Very low rate of MTCT in women on HAART in UK and Ireland who achieve viral suppression
Polly Clayden, HIV i-Base
A poster from Claire Townsend and coworkers from the Institute of Child Health, St Thomas Hospital and St Marys Hospital looked at HIV mother to child transmission (MTCT) rates among women and infants in the UK and Ireland 2000 to 2006.
In recent years, transmission rates have declined to 1 to 2% in Western Europe. With the success of HAART in reducing transmission, women are increasingly opting for vaginal delivery, instead of elective caesarean section.
In the BHIVA guidelines AZT monotherapy with elective caesarean section is also offered as an option for some women who do not need HAART for their own health and who have very low viral loads.
In this analysis, HIV status was available for 5136/6127 (86.8%) infants. The authors reported that the overall MTCT rate was 1.1% (61/5316, 95% CI 0.9% – 1.5%), and 0.8% (40/5027, 95%CI 0.6 -1.1%) in infants whose mothers received ART for at least 14 days.
They found no significant difference in MTCT rates between women receiving HAART who had an elective caesarean section (17/2337, 0.7%, 95% CI 0.4 to 1.2%) or a planned vaginal delivery (4/565, 0.7%, 95%CI 0.2 to 1.8%). Nor was there a difference for mothers receiving prophylactic AZT monotherapy who had an elective caesarean section (0 /467, 0%, upper 95%CI 0.8%; p=0.094).
In these three groups, the numbers of women with viral load <50 copies/mL were 59% 1341/2276 (59%), 508/634 (80%) and 105/447 (23%), respectively. They found only three transmissions reported among 2202 infants born to women on HAART with viral load <50 copies/mL (0.1%, 95%CI 0 to 0.4%): 2 were born by elective caesarean section (MTCT rate 0.2%, 2/1180) and 1 by planned vaginal delivery (MTCT rate 0.2%, 1/419).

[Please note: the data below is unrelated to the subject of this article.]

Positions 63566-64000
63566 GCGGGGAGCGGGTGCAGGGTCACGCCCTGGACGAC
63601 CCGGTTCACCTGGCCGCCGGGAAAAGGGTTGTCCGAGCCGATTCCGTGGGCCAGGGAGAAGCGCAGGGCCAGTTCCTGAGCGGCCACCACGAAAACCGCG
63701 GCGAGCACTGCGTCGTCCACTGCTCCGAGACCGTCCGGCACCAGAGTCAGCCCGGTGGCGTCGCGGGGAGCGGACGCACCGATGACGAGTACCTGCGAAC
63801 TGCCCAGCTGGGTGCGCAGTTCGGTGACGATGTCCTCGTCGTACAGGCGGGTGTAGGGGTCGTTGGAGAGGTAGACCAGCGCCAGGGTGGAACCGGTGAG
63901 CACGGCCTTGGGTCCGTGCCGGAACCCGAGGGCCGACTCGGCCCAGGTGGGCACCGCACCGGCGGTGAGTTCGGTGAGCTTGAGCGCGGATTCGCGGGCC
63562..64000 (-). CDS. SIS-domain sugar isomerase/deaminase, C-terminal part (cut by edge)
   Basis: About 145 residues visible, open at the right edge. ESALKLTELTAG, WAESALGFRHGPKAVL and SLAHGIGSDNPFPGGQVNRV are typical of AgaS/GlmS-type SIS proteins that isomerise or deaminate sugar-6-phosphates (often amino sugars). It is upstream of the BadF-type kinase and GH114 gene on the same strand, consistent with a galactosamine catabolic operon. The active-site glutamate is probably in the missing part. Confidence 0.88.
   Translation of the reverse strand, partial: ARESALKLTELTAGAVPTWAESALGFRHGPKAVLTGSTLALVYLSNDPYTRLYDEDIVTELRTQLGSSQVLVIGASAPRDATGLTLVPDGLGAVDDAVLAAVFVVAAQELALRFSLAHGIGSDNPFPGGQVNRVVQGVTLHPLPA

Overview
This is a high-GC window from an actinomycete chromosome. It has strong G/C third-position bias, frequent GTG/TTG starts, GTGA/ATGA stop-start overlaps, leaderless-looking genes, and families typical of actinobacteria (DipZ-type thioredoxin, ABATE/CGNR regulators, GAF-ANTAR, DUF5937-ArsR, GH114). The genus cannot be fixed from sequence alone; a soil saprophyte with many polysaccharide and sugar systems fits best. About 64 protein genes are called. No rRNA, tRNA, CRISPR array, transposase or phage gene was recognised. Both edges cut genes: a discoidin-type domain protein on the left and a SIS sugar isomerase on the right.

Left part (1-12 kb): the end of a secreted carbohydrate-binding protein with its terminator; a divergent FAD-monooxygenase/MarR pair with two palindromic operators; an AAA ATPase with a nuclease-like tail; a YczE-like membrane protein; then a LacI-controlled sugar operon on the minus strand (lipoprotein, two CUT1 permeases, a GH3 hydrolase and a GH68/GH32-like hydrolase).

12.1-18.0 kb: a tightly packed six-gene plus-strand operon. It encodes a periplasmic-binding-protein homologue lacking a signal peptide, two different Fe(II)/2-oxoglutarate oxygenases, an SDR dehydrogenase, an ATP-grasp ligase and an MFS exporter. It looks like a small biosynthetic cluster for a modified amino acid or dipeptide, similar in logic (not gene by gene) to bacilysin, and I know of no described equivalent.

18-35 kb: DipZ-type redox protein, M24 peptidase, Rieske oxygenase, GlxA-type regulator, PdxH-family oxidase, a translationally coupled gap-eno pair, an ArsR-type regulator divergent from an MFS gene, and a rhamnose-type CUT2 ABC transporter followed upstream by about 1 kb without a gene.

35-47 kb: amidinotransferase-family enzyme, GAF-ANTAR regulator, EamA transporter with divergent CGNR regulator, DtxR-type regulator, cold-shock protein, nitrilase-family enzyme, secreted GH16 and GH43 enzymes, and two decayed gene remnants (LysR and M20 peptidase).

Of the three HIV-positive infants, two had positive PCR tests at births, suggesting in utero transmission and the other was negative at birth suggesting intrapartum transmission.
The authors wrote: There was no difference in MTCT rates according to the management strategies outlined in the BHIVA Guidelines: HAART with elective caesarean section or planned vaginal delivery, and zidovudine monotherapy with elective caesarean section. The risk of MTCT in appropriately managed pregnancies in the United Kingdom and Ireland is very low.
These data are very reassuring; with good management focusing on maternal health and choice, there is little risk of transmission to her child for an HIV-positive mother delivering in the UK today. The 1/1000 transmission rate for women receiving HAART with an undetectable viral load (<50 copies/mL) across both modes of delivery is the lowest reported and represents a significant advance in the information available to women planning a family or already pregnant.
The similarly low transmission rate seen in selected women with very low viral load who chose to receive AZT monotherapy and deliver by elective caesarean section is important too, as it confirms that this remains an option.
Townsend C, Cortina-Borja M, C Peckham C et al. Very low risk of MTCT in women on HAART who achieve viral suppression: The UK and Ireland, 2000 to 2006. 15th CROI. February 2008, Boston. Poster abstract 653